It’s often worth shopping around for alternative feed ingredients, but start by finding a dependable supply source, says Joel DeRouchey, Kansas State University Extension swine specialist. Regional availability varies widely, as do the supply contracts. “They can take many forms,” he says. Work with feed suppliers and swine nutritionists to determine which alternative ingredients may be economical in your area. He offers some other tips:
Consider if you’ll need additional bin space.
Consider potential changes in manure nutrient content and consistency that may occur. For example, diets with high fiber concentrations such as those containing dried distillers’ grains with solubles can produce thicker manure, which can be more difficult to pump from pits.
“Sudden demand for what was a lowerpriced alternative ingredient may drive the price up,” DeRouchey notes. For example, some ingredients gaining attention are meat and bone meal, bakery byproducts and wheat middlings.
Look for consistency in supply and formulate the diet on a digestible amino acid basis. “Accurate amino acid values must be available for both the actual nutrient content as well as the digestible level of amino acids,” he adds.
You’re going to want to review your herd’s potential performance impact before you bring any ingredient home, and then track it for actual results once you start feeding it.
DeRouchey points to meat and bone meal, which can be used as 5 percent of the diet, as an example. “We have seen decreased performance at higher levels,” he says. “But, if it can be purchased cheap enough, you can have lower performance and still come out ahead with higher inclusion rates.”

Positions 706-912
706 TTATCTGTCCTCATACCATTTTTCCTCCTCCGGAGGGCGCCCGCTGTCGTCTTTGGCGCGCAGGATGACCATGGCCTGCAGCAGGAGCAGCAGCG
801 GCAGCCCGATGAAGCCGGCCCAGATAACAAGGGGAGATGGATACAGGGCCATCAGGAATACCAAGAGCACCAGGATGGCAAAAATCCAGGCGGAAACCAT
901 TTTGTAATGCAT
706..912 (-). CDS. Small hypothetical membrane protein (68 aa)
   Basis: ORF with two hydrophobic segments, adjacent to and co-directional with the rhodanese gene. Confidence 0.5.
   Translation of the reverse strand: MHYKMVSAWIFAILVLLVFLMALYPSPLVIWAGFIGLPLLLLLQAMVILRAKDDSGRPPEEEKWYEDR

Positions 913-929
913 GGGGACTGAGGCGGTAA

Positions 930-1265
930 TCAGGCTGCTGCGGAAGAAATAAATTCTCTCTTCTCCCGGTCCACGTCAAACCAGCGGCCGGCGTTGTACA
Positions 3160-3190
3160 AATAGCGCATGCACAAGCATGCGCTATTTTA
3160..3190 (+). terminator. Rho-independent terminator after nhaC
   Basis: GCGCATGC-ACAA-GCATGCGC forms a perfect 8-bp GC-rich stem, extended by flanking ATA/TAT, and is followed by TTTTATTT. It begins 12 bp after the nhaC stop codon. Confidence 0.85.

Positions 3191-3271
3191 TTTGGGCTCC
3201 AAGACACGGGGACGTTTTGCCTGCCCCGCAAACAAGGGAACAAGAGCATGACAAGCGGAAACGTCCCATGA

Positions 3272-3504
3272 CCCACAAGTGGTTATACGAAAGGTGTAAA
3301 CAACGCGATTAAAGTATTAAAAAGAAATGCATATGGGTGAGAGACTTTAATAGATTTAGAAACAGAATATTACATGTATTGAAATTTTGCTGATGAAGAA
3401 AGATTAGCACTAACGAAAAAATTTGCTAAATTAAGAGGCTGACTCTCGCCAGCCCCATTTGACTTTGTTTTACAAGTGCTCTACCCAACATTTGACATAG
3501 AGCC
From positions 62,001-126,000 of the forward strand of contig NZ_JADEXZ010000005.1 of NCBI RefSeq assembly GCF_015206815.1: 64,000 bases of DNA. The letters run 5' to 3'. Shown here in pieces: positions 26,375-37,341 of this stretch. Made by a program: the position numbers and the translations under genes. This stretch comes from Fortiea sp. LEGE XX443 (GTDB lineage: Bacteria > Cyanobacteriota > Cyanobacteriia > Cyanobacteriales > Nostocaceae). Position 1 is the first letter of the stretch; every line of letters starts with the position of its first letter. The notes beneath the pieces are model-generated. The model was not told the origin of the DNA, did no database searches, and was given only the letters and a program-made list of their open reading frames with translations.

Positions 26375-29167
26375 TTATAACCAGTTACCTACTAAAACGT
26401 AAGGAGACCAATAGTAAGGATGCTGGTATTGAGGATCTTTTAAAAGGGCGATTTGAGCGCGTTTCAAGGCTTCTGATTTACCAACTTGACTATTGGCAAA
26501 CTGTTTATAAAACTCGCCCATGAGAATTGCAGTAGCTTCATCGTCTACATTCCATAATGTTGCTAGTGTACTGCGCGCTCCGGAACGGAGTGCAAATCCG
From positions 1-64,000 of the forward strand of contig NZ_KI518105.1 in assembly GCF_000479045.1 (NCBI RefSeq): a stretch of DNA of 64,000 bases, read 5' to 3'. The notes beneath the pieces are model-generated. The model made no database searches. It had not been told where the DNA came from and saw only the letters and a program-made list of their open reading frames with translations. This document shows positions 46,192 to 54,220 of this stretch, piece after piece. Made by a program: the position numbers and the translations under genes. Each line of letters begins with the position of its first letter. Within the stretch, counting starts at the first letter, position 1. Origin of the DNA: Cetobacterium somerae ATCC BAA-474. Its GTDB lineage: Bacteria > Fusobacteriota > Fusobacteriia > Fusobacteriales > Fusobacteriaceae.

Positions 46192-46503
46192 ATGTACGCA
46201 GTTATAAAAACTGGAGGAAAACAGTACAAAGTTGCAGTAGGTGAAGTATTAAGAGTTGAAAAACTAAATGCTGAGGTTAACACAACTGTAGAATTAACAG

Meat and bone meal is higher in protein but lower in lysine than soybean meal. It is also an excellent source of calcium and phosphorus.
“As monocalcium has increased in price, meat and bone meal has become more economical. It will likely continue so,” he says. On an ingredient basis, it can be worth slightly more than soybean meal, depending on prices. Quality variation can be a challenge and tryptophan may become limiting.
Synthetic amino acids also deserve consideration when balancing diets with alternative ingredients. Lysine, methionine and threonine are the most commonly added amino acids when replacing soybean meal in the diet.
Generally, 3 pounds of lysine HCl per ton can be used in nursery/grow/finish diets without supplementing with other synthetic amino acids. If more than 3 pounds of synthetic lysine HCl is used, however, methionine and threonine must also be used.
Peas have been used successfully at up to 40 percent of the diet in regions where available. Soybean hulls can be used successfully in sow diets even though they are low in energy.